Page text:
One of reggae's best and most recognizable toasters, Big Youth broke new ground as a DJ in the early '70s with a flowing, chant-like cadence that was equal parts melodic, relaxed, and invigorating. His peak years between 1972 and 1979 spawned roots classics like Screaming Target and Isaiah First Prophet of Old, further solidifying Big Youth's style of applying his infectious vocal approach to heavy social and political lyrical topics. Things slowed down for the DJ in subsequent decades, but he remained active well past his '70s heyday, sporadically releasing new music, like 2005 album Musicology and Beyond the Blue, his 2021 collaborative album with French dub producer Brain Damage.

Big Youth was born Manley Augustus Buchanan in Kingston, Jamaica in 1949. He was given his nickname while working as a mechanic at a hotel during his teen years. In the early '70s, hot on the trail of DJ innovators like U-Roy, Dennis Alcapone, and I-Roy, Big Youth began performing live and eventually got into the studio to cut his first few singles. After a lackluster commercial response to his first several songs, Big Youth began scoring hits working with producer Gussie Clark. Clark's streetwise production elevated Big Youth's performances on tracks like "The Killer" and motorbike anthem "S.90 Skank," a tune that included the sound of a revving motorcycle engine recorded live in the studio. After making vocal contributions to the Prince Buster-produced 1972 album Chi Chi Run, Big Youth presented his first proper solo album in 1973 with Screaming Target. The album was an instant classic and established Big Youth as the next great toaster. He stayed consistently in the charts with new singles for the next several years, working with producers like Joe Gibbs and Bunny Wailer on material that would become Jamaican hits. The '70s would be his most active and most successful time, with albums like 1975's Dreadlocks Dread, 1976's Hit the Road Jack, and 1978's Isaiah First Prophet of Old all seeing Big Youth's creativity develop as he branched out from strictly toasting to more-sung vocal styles.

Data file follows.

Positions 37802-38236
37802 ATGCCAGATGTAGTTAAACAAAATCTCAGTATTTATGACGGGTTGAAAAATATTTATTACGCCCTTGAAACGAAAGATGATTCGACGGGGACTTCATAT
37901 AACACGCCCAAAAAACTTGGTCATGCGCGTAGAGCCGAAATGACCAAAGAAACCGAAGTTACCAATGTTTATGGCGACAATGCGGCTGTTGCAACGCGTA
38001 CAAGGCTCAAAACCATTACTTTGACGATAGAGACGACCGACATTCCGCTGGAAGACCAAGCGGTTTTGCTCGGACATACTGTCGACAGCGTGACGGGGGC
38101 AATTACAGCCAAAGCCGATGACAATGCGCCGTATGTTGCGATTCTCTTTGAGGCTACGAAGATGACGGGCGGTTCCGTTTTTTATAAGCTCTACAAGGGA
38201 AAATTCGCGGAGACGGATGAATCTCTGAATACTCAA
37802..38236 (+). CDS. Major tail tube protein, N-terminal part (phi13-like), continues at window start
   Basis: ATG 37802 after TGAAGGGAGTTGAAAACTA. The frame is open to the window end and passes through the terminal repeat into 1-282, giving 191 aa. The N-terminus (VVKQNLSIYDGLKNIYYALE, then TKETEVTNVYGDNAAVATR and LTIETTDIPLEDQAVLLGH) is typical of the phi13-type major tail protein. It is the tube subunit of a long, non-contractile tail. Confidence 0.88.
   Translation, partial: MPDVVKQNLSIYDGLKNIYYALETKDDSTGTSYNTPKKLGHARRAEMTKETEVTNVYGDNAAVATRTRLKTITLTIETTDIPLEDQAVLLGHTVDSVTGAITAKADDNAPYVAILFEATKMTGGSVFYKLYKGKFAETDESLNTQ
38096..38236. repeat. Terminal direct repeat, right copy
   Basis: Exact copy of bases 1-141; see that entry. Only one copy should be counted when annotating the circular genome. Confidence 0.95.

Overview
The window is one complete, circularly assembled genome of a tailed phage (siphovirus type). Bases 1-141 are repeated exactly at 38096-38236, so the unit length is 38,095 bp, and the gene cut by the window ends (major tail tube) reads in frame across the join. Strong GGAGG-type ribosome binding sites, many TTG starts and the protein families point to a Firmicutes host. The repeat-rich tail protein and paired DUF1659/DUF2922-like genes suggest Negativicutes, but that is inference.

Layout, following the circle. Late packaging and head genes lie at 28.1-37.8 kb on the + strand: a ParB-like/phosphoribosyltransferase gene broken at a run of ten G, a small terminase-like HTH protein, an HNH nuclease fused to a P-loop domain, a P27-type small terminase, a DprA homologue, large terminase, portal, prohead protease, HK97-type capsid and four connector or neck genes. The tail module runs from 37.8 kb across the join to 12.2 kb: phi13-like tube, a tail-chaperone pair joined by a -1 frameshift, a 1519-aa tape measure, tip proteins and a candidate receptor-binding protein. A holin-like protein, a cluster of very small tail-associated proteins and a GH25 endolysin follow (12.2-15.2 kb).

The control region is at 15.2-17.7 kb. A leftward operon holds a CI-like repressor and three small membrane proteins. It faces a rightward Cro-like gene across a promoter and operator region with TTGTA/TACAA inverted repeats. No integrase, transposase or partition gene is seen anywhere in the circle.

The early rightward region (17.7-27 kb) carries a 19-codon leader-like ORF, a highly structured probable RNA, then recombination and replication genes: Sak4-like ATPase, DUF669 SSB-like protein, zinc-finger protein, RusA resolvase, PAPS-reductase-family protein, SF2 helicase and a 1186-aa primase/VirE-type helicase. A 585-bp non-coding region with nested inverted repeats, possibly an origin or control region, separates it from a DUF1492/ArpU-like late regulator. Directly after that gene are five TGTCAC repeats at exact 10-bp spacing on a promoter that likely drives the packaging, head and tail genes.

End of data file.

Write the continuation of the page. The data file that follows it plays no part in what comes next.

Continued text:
The marriage of digital production and reggae styles of the '80s didn't bode well for Big Youth, however, and his popularity waned as the new decade began. He continued performing and recording throughout the '80s, '90s, and beyond, further exploring new styles on releases like his jazz-inflected 1985 album A Luta Continua or the digital dancehall riddim of his 1991 single "Chanting." Big Youth's contributions to reggae culture in his early days made him an elder statesman by the 2000s, and he continued releasing songs and albums every so often as collections of his '70s material began cropping up. In 2021, now in his seventies, Big Youth teamed with producers Brain Damage and Samuel Clayton to work on the album Beyond the Blue. Both Brain Damage and Clayton traveled to Jamaica in early 2020 to meet Big Youth and track vocals for the record, and while there, both producers contracted COVID-19. Clayton, who was born in Jamaica and had spent years working in the music industry, died from the disease before the album was completed. Beyond the Blue was released in May of 2021, serving as Big Youth's first album of new material in over a decade. ~ Fred Thomas, Rovi

Big Youth - Dreadlocks Dread (full album)
Big Youth - Cool Breeze
U Roy | Big Youth | I Roy | Jacob Miller | Reggae Roots And Culture | Justice Sound
Big Youth - Natty Universal Dread (1973-1979)(3XCD)
Big youth / Psalm 27
BIG YOUTH - I Pray Thee [1974]
Big Youth - Natty Dread She Want
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